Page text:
From the critically acclaimed author of The Unquiet Dead and The Language of Secrets comes another powerful novel exploring what it means to be Muslim in the West today through beautifully written characters and a complex mystery.
Canadian police officer Esa Khattak is on leave in Iran. But his supposed break from work is cut short when he’s approached by a Canadian government agent who asks him to investigate the death of renowned Canadian-Iranian filmmaker Zahra Sobhani. Zahra was murdered at Iran’s notorious Evin prison, where she’d gone to seek the release of a political prisoner. Khattak quickly finds himself embroiled in Iran’s tumultuous politics and under surveillance by the regime. When the trail leads back to Canada, Khattak enlists the help of his partner, Detective Rachel Getty.
Working with Khattak’s oldest friend and a brash young reporter, Rachel uncovers a conspiracy linked to the Shah of Iran and the decades-old murders of a group of Iran’s most famous dissidents. Missing historic letters, a connection to the Royal Ontario Museum, and a smuggling operation on the Caspian Sea are just some of the threads Rachel and Khattak unravel in this murder investigation, while the list of suspects stretches from Tehran to Toronto. As Khattak gets caught up in the fate of Iran’s political prisoners, Rachel sees through to the heart of the truth: Zahra’s murder might not have been political at all.
Praise forThe Language of Secrets
"As much an examination of the complicated social, political and religious aspects of the war against terrorism as it is a crime procedural. It also offers readers an introduction to Arabic poetry and fascinating details about Khattack’s and Getty’s personal lives. These colorful threads complement the bigger storylines.”—The Washington Post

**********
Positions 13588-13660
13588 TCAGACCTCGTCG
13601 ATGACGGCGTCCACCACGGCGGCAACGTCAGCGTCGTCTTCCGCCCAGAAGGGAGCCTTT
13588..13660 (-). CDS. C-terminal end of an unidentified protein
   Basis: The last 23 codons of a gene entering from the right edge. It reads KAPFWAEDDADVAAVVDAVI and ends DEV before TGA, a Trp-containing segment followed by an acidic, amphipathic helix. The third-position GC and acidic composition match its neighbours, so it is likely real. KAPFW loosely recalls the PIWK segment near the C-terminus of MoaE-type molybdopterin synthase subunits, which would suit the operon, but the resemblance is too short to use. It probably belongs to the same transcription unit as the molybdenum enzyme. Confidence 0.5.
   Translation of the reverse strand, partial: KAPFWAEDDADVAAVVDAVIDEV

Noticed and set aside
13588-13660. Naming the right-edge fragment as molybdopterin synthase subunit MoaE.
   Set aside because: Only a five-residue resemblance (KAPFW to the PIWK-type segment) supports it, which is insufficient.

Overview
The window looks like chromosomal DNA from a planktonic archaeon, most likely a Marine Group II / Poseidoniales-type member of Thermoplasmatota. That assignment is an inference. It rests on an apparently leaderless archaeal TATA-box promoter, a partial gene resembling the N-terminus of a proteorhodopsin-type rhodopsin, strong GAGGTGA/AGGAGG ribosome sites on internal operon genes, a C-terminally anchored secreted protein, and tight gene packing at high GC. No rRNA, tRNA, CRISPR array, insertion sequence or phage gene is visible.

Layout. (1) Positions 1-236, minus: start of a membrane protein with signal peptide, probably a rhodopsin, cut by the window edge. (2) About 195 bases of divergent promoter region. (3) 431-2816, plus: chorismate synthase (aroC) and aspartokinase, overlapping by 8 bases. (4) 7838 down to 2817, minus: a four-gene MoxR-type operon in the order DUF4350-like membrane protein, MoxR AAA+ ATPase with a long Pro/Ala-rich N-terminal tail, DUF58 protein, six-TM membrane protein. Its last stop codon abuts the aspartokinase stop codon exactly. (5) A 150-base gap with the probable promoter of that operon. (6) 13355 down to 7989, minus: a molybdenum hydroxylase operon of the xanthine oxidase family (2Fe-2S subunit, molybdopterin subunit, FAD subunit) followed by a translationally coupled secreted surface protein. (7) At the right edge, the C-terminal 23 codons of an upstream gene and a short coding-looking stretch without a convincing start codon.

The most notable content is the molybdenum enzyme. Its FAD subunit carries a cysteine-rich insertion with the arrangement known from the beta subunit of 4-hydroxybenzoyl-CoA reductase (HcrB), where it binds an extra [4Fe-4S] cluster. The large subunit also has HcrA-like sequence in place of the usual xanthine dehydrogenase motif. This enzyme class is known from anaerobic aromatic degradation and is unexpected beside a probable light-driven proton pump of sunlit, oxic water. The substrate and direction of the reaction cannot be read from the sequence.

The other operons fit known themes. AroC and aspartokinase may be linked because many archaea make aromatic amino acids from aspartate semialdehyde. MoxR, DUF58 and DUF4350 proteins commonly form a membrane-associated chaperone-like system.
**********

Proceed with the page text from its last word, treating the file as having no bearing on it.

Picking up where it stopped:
“With its thought-provoking, intelligent plot,The Language of Secrets even surpasses Khan's superb debut,The Unquiet Dead.The Language of Secrets delivers a powerful insight into the Muslim community, exploring those who are peace-loving and proud of their heritage as well as those whose pride transforms into violence....An action-packed police procedural complemented by strong characters with believable motives.”—Associated Press
“Part of the search hinges on Khattak’s knowledge of Arabic poetry, but this isn’t a puzzle mystery; rather it is a novel of character and mores, and an exceptionally fine one…A heartfelt novel for lovers of crime fiction and anyone interested in the complexities of living as a Muslim in the West today.”—Library Journal (starred review)
Praise forThe Unquiet Dead
“Ausma Zehanat Khan's gripping first novel tackles questions of identity, culture, revenge and war horrors in a strong police procedural...Khan illustrates her powerful storytelling through her well-sculpted characters...An intelligent plot and graceful writing makeThe Unquiet Dead an outstanding debut that is not easily forgotten.”—The New York Times
“Impressive...Khan’s talents are evident. This first in what may become a series is a many-faceted gem. It’s a sound police procedural, a somber study of loss and redemption and, most of all, a grim effort to make sure that crimes against humanity are not forgotten.”—The Washington Post
“The Unquiet Dead blazes what one hopes will be a new path guided by the author's keen understanding of the intersection of faith and core Muslim values, complex human nature and evil done by seemingly ordinary people. It is these qualities that make this a debut to remember and one that even those who eschew the genre will devour in one breathtaking sitting.”—The LA Times
“This is Canadian-born Khan’s first novel and what a debut it is!...Khan knows her subject, knows her hometown, and knows how to keep the suspense building. This is a writer to watch.”—The Globe and Mail
“Beautiful and powerful.”—Publishers Weekly (starred review)
“Compelling and hauntingly powerful. Readers of international crime fiction will be most drawn to the story, but anyone looking for an intensely memorable mystery should put this book at the top of their list.”—Library Journal (starred review, Debut of the Month)
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